I took a tour of Rocinha, the biggest favela in South America and home to some 200,000 people, with a tour group called Be a Local. When I first heard of these tours I wasn't sure it was something I wanted to do. There was a fear that it would be treating a poverty-stricken area like a museum. But several people, including Brazilians, strongly recommended it as something that puts a lot of money directly into projects which help support and develop the community. Besides, the favelas are a very complex social phenomenon, and not quite as simple as poor people living in bad conditions. There are those living there with PHDs, or those who work in hostels or banks and various other places, leading a normal life outside the favela. They all tap free electricity, many own computers, and there´s a whole range of poverty and wealth existing side by side. They were founded over a hundred years ago by ex-slaves who the government refused to provide housing for. They´ve always lived by a seperate set of laws. The drugs trade makes for a strained relationship with the police, and every few weeks there´s a raid, drugs are seized, dealers and sometimes civilians are killed. But a lot of the time it´s all for show. If the police wanted they could shut down all drug operations in the favelas in no time, but of course they and the government ultimately pofit from this trade, so its in their interest to allow trade to continue whilst keeping the population in fear. Despite this, the favelas are completely safe for us gringos to visit. There´s an understanding that tourists bring money into the favelas and if they were put off visiting by crime it would be disastrous. But as our guide told us, the guy who shakes your hand in the favela may be the same guy who takes your wallet on Copacabana beach.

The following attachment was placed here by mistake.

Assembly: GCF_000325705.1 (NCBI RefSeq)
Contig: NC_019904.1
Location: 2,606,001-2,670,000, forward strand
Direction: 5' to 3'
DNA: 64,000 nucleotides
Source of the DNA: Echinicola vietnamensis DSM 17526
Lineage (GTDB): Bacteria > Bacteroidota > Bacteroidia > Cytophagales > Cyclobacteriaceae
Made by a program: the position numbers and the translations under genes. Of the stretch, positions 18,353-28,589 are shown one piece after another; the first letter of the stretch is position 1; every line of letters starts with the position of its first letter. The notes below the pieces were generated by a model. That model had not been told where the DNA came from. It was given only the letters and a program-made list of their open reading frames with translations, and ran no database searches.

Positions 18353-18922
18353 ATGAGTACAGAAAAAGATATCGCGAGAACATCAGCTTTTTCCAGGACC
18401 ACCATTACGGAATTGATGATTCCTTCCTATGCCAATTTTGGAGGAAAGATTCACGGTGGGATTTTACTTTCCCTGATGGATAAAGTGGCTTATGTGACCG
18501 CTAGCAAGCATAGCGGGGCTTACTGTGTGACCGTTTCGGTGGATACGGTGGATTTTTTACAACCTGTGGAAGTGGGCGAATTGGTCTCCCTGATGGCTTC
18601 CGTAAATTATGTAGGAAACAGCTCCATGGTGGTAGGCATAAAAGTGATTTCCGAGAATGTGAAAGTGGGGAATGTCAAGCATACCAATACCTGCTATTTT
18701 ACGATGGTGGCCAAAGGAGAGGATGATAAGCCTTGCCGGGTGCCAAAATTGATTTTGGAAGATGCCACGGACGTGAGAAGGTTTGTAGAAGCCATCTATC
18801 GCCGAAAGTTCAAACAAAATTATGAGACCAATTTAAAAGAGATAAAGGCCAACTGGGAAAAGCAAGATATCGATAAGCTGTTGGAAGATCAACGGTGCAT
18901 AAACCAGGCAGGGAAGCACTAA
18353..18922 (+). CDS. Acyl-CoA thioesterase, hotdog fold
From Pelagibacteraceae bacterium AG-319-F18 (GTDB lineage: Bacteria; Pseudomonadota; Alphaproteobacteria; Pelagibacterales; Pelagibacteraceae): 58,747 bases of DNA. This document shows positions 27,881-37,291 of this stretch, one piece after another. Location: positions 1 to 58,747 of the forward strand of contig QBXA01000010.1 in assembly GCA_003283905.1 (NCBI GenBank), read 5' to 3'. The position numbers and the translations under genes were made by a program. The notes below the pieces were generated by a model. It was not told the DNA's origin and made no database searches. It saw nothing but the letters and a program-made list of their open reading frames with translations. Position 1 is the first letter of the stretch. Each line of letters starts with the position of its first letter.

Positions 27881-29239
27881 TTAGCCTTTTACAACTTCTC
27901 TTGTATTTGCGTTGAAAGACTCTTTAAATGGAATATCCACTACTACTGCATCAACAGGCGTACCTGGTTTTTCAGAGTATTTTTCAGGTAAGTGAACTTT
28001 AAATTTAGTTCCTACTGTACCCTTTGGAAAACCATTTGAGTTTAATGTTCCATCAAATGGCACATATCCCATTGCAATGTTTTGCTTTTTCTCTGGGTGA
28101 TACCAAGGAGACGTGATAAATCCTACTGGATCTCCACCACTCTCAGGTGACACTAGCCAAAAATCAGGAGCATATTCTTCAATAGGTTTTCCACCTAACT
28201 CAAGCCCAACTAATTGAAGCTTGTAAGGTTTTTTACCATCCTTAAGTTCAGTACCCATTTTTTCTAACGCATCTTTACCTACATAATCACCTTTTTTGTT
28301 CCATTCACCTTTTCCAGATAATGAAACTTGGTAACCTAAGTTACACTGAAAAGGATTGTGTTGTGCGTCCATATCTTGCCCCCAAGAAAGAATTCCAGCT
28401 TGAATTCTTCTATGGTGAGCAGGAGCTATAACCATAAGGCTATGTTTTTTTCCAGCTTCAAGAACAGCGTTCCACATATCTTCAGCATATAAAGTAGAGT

A chaotic street party that stretches for miles across the Lapa district. I didn´t take my camera as it really wouldn´t be safe. I remember lots of people and samba dancing and too many caparinhas. Caparinhas are a lethal mix of white rum, lime and sugar. The helpings of rum and the sugar here are generous, to say the least.